My Hydrangea

My Hydrangea had its first bloom. A beautiful bountiful flower head as big as size oHydrangeaf my face is bringing beauty to my front yard. I loved to watch it bloom from a bud to a fully grown flower head, took multiple pictures and shared proudly with my friends and family. I said “My” hydrangea is blooming. “My”.. it was so easy to just call it mine. I did not plant it, cared for it, or knew about it until a month ago. You see, we bought our first home and moved in last month, this plant seems to be planted by realtors as part of ‘staging’ the house. I didn’t even know it was hydrangea until I inquired with my Mexican gardener in my broken Spanish and made out the response in his broken English.

The feeling of ownership comes so easily, without any implicit decision. Other then the big things like my house, my kitchen, my dresses, we associate our self with so many small things in day-to-day life. Let me give you a stupid example, In my last project we were in a war room for over 5 months. Everyday whole team will sit and work together in one conference room. Pretty soon I found my perfect spot, I would always go and sit there. If someone else sat on my spot or someplace nearby, I felt uncomfortable. Not long after, I realized what I was doing and tried to “let go”. Yes, you can practice ‘letting go’ with small and meaningless things like this.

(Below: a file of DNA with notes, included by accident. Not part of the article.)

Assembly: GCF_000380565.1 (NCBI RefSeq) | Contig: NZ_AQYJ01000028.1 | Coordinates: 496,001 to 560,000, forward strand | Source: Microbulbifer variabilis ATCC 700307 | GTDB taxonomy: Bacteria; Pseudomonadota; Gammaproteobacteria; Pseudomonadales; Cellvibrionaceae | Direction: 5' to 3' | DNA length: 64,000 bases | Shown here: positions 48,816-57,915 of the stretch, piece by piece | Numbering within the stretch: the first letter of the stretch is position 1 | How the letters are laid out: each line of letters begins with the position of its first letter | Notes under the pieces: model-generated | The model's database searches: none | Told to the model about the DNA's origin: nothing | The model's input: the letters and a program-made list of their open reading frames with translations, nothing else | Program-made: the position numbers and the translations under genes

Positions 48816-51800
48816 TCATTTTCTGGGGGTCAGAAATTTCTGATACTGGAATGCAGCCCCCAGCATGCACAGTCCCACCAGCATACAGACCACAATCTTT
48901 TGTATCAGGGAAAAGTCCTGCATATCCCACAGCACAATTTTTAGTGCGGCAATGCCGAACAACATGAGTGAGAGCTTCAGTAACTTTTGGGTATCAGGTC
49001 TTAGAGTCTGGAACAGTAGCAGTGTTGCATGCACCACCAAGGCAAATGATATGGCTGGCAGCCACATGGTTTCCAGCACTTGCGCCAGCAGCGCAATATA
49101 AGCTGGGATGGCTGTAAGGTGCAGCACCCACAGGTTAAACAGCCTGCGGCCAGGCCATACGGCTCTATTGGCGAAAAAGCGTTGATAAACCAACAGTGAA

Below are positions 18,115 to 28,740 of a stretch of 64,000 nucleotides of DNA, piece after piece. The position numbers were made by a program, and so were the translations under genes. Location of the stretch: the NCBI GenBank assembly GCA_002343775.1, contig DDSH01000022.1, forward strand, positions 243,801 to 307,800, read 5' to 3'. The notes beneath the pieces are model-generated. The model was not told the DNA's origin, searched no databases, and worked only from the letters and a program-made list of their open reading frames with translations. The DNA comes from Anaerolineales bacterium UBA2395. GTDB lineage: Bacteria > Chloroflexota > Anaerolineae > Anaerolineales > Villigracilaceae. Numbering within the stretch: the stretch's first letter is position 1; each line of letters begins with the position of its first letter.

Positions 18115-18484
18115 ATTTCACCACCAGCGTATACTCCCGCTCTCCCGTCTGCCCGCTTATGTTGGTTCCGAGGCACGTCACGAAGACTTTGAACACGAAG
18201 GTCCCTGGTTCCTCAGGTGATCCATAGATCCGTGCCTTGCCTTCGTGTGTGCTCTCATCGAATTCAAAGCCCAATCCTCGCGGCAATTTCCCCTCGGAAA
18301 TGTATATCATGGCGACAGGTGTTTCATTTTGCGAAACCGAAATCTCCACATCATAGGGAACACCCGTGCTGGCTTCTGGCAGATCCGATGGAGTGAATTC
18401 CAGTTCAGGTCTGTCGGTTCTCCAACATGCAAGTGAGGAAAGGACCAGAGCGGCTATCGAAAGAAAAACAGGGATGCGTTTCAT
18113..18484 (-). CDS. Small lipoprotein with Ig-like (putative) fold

Being a Jain by dharma, I always learned about importance of “Aparigrah”. Practicing true Aparigrah may be quite out of my reach, but at least I have started to identify some of my ‘parigrahs’

Here is a little description if you are not aware of the term – 
Aparigraha (Sanskrit: अपरिग्रहा) is the concept of non-possessiveness, non-grasping or non-greediness. It is one of the virtues of Jainism. Aparigraha is a combination word in Sanskrit, fused from “a” and “parigrah”. “A” as prefix means “non-” in Sanskrit, and aparigrah is thus the opposite of parigrah. The word Parigrah means ‘to amass’, ‘to crave’, ‘to seek’, ‘to seize’, and ‘to receive or accept’ material possessions or gifts from others. The word includes in its scope outer worldly possessions as well as inner attachment to material rewards, rather than doing the right thing or good because it is the right thing or good. Parigraha thus includes the results as well as the intent, in other words the possessions as well as the craving, a sense of possessiveness and hoarding. Aparigraha is the opposite state of existence in thought, words and deeds than parigraha. The virtue of aparigraha means taking what is truly necessary and no more


  1. I love hydrangea! I have three plants in my yard and two of them produce blooms as large as dinner plates. It’s so much fun to see exactly what’s in a yard the first year of home ownership! Enjoy!

    Liked by 1 person

  2. Thanks for stopping by LaNae! Wow.. that sounds huge! 🙂
    Our front and back yard are mostly blank slate. I guess I am too late in planting season to do much this year. 😦


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